Another big topic that comes up is differences in desire. Pregnancy can disrupt routines that used to work well for people or make desire discrepancies worse if they were already present. There is no “right” amount of sex to have, however, when one partner wants more or less than the other it can become frustrating trying to figure out how to get on the same page.

Sometimes the person who is pregnant wants less sex because they do not feel well, are tired, navigating body image, or prioritizing how to prepare for baby while other times hormones create a surge in desire and partners may struggle to keep up!

For partners who are not pregnant, their desire may fluctuate due to fear of hurting [the fetus], not knowing how to tell when their partner is “in the mood”, feeling that they need to be more of a provider now, or they may view their partner differently now that they are a parent.

After a baby arrives, parents may realize they are too tired for sex, feel a pressure to have sex before they are ready, feel different about their body, be impacted by a perinatal mood disorder, or are healing from traumatic birth outcomes which are more common for Indigenous and Black birthing persons due to racism.

Many young parents I have worked with ask how to seek pleasure when their priorities have shifted to needing to care for the baby, focus on school and doctors appointments, and how to face stigma about being to young to be a parent or have sex.

ST: How do you find out what kind of care young parents you work with have access to, especially the person who is pregnant?  How do you help them find needed care?

KC: I started my journey of becoming interested in [working with] sex before, during, and after pregnancy during my time as a case manager working with young parents living in a group home. The young parents I had the opportunity to work with still inspire me today to advocate on the topic of sex and pregnancy because there is so much information, I wish I was able to provide to them then and resources I hope to provide to future and current young parents.

At the time, the parents I worked with all made their babies through having sexual intercourse and yet because they were teenagers a lot of people looked down on them [for still wanting to have sex]. It was as if they were expected to stop having sex because they were pregnant or parents now and some people even described their pregnancies as a consequence of their actions or told them they were too young to be good parents. When people have these beliefs or say these statements to young people it can cause an environment of stigma, shame, and prevent them from asking questions or seeking help.

For me, the best approach has been to ask young parents directly what kind of care they have access to and what their current/future needs are. Looking for parenting resources can be overwhelming so finding a trusted adult, peer with similar experiences, a reliable website, or local resource is important when looking for support.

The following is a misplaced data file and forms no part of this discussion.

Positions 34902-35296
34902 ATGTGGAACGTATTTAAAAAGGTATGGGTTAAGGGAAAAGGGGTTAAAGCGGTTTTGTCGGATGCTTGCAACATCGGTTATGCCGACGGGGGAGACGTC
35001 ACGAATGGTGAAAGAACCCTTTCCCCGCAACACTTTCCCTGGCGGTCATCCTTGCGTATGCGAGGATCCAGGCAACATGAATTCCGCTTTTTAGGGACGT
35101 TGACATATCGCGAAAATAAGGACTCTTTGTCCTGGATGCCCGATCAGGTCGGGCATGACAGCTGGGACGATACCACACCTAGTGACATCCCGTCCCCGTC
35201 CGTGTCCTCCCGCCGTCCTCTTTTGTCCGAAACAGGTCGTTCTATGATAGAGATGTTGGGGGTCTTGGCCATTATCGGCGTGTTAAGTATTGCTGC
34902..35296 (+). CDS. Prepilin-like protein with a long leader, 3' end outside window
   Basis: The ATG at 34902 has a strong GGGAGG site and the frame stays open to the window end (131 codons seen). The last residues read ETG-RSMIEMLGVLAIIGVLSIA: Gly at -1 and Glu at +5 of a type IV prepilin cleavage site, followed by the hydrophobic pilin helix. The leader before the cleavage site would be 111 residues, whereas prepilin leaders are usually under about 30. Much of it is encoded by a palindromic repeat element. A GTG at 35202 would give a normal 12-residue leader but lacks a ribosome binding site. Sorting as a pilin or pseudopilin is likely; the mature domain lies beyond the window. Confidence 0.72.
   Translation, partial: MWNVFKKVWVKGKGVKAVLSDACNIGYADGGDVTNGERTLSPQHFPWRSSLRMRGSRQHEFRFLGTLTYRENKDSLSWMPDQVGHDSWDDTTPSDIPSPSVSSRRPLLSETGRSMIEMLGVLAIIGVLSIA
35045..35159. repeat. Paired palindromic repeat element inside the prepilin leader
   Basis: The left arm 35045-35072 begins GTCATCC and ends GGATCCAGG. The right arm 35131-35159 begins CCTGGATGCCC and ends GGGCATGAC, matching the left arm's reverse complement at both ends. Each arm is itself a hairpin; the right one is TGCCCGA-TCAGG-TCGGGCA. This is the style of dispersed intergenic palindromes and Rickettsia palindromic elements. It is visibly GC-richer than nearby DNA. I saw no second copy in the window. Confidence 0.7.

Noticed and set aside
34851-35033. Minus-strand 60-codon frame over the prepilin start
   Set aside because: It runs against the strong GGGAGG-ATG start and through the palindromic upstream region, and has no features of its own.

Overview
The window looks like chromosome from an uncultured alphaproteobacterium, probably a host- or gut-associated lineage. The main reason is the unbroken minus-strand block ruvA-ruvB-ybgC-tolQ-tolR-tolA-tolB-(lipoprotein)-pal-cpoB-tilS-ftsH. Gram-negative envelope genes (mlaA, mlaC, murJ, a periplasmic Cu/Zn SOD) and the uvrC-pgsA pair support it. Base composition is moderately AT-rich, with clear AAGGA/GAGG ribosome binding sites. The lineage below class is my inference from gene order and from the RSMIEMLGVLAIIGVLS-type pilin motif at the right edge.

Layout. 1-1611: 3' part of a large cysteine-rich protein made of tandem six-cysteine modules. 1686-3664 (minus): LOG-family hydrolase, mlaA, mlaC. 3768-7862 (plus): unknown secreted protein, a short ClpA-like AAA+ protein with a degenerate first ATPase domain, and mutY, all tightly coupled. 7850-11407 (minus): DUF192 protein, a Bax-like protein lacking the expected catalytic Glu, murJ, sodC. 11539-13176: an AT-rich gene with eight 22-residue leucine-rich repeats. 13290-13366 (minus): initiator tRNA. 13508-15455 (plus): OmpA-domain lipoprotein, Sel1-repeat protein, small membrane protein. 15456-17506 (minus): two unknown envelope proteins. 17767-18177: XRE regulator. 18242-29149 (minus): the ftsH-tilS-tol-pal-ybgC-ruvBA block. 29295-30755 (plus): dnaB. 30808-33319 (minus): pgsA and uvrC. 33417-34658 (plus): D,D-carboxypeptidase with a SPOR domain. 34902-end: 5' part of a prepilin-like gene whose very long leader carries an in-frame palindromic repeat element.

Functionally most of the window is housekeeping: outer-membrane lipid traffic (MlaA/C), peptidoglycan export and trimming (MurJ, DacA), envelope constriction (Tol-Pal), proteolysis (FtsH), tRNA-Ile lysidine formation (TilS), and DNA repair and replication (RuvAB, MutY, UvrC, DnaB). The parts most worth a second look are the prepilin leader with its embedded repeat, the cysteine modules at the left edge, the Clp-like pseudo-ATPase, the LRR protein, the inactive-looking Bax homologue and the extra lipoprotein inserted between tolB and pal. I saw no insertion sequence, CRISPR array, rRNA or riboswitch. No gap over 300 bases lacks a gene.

In the United States where I am located, there is a phone number and website you can access from all 50 states, Washington D.C. and Puerto Rico (Dial 2-1-1 or visit 211.org) to access a referral specialist who can then offer local community services that may be useful to parents such as child care, educational programs, family resource centers, housing, food and utility assistance, health insurance, mental health resources, access to language services, and more.

You will also want to ask 211 to connect you with your state, city, or county department of social services to see if you are eligible for any government funded programs such as Temporary Assistance for Needy Families (TANF), WIC, Early Head Start, Nurse-Family Partnership, or Parents As Teachers.

Other helpful websites include Scarleteen which lists other articles for young parents. Planned Parenthood can offer contraceptive services, options counseling, and in some locations prenatal care. [editor’s note: Independent abortion and sexual health clinics also typically offer the first two services: you can find these by using a search engine, your zip/postal code, county or province, and “abortion,” “sexual health,’ “birth control,” “family planning,” or other related terms. We can also help you find local services through our direct services here on Scarleteen.]  Sex Positive Families has an amazing resource section including topics for parent’s sexual health, LGBTQIA+, gender, reproduction, and more. Postpartum International offers a helpline (1-800-944-4773) to get connected with mental health services and support groups including those for queer and trans parents. Finally, doulas can be an amazing support to parents during the birthing process and postpartum. They can also provide personalized 1:1 support and get you connected with more resources in your area. Those interested should check out Doula Match to find a doula near them.